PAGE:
From leaking brains to strange diets – 2020's weirdest and wackiest medical cases

Josh Dutton
·News Reporter
·4-min read

The year 2020 was full of bizarre medical cases with some stranger than fiction.

While Covid-19 made headlines around the globe a woman in her 40s gained attention when her brain leaked during a coronavirus test.

She underwent testing in March before presenting to doctors with symptoms including “metallic taste, headache, neck stiffness, and photophobia”.

Dr Jarrett Walsh from the University of Iowa Hospital told the AFP the woman had undergone two swabs.

He said she had undergone the swab ahead of an elective hernia surgery but noticed clear fluid coming out of one side of her nose.

"She had been swabbed previously for another procedure, same side, no problems at all. She feels like maybe the second swab was not using the best technique, and that the entry was a little bit high," he said.

A CT scan from 2017 shows a woman's brain.
A CT scan shows a gap in the area closing around the brain near the woman's nasal cavity. Source: JAMA Otolaryngology–Head & Neck Surgery

Man’s heart attack while helping son with homework

Spare a thought for Mr Liu, 45, a resident of Shenzen in China’s southeast, who suffered a heart attack while studying with his son in Year 3.

His son didn’t know the answer to a question and Mr Liu grew frustrated and began feeling pain in his chest.

The next day, after he was hospitalised, he began foaming at the mouth.

A schoolboy does his homework in his room in Rennes, western France.
A man had a heart attack after he became frustrated while doing homework with his son. Source: Getty Images (file pic)

Melbourne woman’s rare illness

A Melbourne woman complained of headaches and what doctors found was a parasitic disease rarely found in Australia.

The 25-year-old had never been out of the country either.

Doctors found a lesion in her brain.

Elderly man dies from plant soil

An 82-year-old man died after contracting an infection from plant soil.

In a rare case, the man suffered a nervous system infection and had trouble speaking and experienced weakness on his right side.

The man had previously been diagnosed with lymphoma, but had been in remission for more than 10 years.

Man dies after eating too much liquorice

A 54-year-old man from the US city of Boston died after doctors said he ate too much liquorice.

Doctors noted he had a “poor diet” and ate several packets of lollies on a daily basis.

He had also recently stopped eating fruit-flavoured lollies and swapped over to liquorice.

A chest radiograph is pictured next to a picture of a heart.
A radiograph of the man's chest and a look at his heart with a pulmonary-artery catheter inserted. Source: New England Journal of Medicine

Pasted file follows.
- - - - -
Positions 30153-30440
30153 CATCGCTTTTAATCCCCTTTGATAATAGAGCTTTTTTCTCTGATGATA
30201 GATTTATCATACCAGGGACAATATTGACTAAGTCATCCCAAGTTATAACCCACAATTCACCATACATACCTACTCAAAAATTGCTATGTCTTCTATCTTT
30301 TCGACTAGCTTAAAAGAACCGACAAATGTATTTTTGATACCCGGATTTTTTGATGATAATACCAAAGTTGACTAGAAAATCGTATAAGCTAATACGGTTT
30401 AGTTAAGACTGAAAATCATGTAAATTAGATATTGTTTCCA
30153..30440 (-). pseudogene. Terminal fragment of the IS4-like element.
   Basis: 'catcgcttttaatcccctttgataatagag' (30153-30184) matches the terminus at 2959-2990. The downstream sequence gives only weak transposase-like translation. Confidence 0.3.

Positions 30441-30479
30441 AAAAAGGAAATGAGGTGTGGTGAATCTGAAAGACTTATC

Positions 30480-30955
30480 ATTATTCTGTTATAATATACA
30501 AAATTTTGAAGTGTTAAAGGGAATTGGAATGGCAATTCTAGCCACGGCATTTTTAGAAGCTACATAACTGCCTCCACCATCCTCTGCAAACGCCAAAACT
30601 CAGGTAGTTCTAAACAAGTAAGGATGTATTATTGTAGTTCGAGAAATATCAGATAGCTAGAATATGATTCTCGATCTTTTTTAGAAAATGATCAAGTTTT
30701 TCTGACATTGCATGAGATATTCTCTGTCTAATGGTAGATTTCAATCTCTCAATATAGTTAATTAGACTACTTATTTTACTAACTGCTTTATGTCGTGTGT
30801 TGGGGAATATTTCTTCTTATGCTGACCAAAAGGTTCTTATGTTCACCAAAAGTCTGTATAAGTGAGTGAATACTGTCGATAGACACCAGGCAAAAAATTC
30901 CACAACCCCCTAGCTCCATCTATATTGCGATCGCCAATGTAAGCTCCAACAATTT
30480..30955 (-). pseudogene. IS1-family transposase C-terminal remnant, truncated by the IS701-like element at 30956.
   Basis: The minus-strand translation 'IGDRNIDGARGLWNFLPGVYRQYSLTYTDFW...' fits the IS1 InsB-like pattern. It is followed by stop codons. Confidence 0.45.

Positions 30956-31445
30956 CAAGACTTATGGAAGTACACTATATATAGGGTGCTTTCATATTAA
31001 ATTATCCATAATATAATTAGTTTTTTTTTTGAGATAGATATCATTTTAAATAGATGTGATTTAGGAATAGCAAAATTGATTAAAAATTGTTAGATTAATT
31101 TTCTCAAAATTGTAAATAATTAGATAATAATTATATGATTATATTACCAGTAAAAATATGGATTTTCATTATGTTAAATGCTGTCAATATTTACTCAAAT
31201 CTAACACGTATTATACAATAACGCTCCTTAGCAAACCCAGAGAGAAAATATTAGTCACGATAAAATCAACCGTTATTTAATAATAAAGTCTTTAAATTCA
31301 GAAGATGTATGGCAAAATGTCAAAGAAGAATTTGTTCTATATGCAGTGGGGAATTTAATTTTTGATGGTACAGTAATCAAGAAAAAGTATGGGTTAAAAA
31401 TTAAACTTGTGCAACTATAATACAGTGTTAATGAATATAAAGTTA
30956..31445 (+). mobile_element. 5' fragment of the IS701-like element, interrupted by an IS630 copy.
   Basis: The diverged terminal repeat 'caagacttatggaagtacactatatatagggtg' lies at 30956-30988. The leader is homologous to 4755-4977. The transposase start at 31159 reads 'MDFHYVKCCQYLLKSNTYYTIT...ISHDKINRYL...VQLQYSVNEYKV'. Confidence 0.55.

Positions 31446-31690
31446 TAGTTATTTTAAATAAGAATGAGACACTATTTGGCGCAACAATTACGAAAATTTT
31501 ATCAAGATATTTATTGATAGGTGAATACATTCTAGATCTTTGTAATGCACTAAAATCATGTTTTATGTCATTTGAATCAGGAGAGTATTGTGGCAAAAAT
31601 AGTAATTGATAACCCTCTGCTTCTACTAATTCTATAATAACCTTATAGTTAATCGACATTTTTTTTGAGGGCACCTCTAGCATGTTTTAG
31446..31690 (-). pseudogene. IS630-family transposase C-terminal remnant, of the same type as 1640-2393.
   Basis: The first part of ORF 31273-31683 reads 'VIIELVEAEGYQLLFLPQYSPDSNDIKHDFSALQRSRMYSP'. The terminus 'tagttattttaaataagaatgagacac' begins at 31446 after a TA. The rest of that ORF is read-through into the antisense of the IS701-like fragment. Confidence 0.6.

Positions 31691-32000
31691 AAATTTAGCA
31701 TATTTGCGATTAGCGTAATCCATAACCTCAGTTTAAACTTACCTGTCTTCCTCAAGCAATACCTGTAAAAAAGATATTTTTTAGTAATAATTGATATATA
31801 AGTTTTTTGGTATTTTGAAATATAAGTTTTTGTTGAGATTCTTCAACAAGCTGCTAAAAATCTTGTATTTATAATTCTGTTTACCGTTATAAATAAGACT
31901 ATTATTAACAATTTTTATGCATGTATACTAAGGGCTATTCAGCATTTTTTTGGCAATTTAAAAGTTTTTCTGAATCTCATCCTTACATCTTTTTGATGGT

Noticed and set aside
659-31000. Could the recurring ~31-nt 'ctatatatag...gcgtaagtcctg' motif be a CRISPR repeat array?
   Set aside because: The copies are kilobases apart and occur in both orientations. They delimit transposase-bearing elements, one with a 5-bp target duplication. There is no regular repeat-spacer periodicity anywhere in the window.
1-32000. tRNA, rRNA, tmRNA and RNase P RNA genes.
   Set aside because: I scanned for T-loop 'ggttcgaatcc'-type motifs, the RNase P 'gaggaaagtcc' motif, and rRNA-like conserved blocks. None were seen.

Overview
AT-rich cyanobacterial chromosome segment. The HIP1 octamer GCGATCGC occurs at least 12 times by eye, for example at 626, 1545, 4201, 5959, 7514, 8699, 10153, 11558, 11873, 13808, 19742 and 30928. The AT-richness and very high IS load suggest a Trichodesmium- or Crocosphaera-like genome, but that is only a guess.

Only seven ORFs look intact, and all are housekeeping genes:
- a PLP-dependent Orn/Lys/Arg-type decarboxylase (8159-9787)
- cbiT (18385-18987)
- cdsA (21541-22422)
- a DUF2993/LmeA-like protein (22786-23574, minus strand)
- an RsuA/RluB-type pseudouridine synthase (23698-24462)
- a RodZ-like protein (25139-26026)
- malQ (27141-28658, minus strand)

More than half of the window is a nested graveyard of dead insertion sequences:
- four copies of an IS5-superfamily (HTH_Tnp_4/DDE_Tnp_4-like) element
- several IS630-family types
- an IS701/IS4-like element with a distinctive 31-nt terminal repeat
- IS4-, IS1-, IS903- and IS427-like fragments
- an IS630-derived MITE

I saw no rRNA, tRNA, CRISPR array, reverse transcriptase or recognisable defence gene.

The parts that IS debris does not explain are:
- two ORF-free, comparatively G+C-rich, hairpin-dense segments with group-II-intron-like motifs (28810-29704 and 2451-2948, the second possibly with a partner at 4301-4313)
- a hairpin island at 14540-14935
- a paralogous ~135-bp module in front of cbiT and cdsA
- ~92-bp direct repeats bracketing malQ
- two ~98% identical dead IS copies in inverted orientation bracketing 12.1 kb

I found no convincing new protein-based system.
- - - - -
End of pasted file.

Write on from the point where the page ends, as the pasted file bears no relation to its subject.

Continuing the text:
Brain-eating amoeba kills swimmer

An Indian man died just six days after going for a swim in an indoor pool from a brain-eating amoeba.

A lumbar puncture was performed before he died and cerebrospinal fluid was collected.

Doctors found Naegleria fowleri, also known as brain-eating amoeba.

He was given medication but died five days later.

Queensland boy’s ‘hot tub lung’

A Queensland boy, 17, was hospitalised after he grew ill from sitting in a room next to the family’s indoor pool while recovering from an unrelated surgery.

Doctors found low amounts of oxygen in his blood.

Water from the home was examined and a bacteria was found.

He was diagnosed with hot tub lung.

Unusual cause of boy’s chest pain

A teenager complained of chest pains for three days before doctors eventually found the culprit in his heart.

Doctors believed he had perimyocarditis – when there’s an inflammation of the sac around the heart.

They also performed a CT scan and found something in the right ventricle of his heart. Ventricles collect and expel blood.

A CT scan of a heart can be seen with a sewing pin lodged inside.
A sewing pin can be seen lodged in the boy's heart. Source: Elsevier/ The Journal of Emergency Medicine

Man mistakes motor fluid for energy drink

A 54-year-old man complained of seizures and an “altered mental state”.

He told doctors he drank about 350ml of NOS Octane Booster Racing Formula which contains methylcyclopentadienyl manganese tricarbonyl or MMT.

He had mistakenly drunk the wrong thing and believed the motor fluid he had purchased was the energy drink NOS High Performance.

Doctors wrote his case highlights the importance of carefully reading labels.

Man nearly dies stepping out of hot shower

A man, 34, nearly died after stepping out of the shower.

He went into anaphylaxis.

After being hospitalised he was diagnosed with cold urticaria can have severe or mild reactions.

It’s a skin reaction to cold exposure which can lead to the patient getting welts and hives.

People with the condition normally rely on medication or avoiding cold conditions – particularly when wet.

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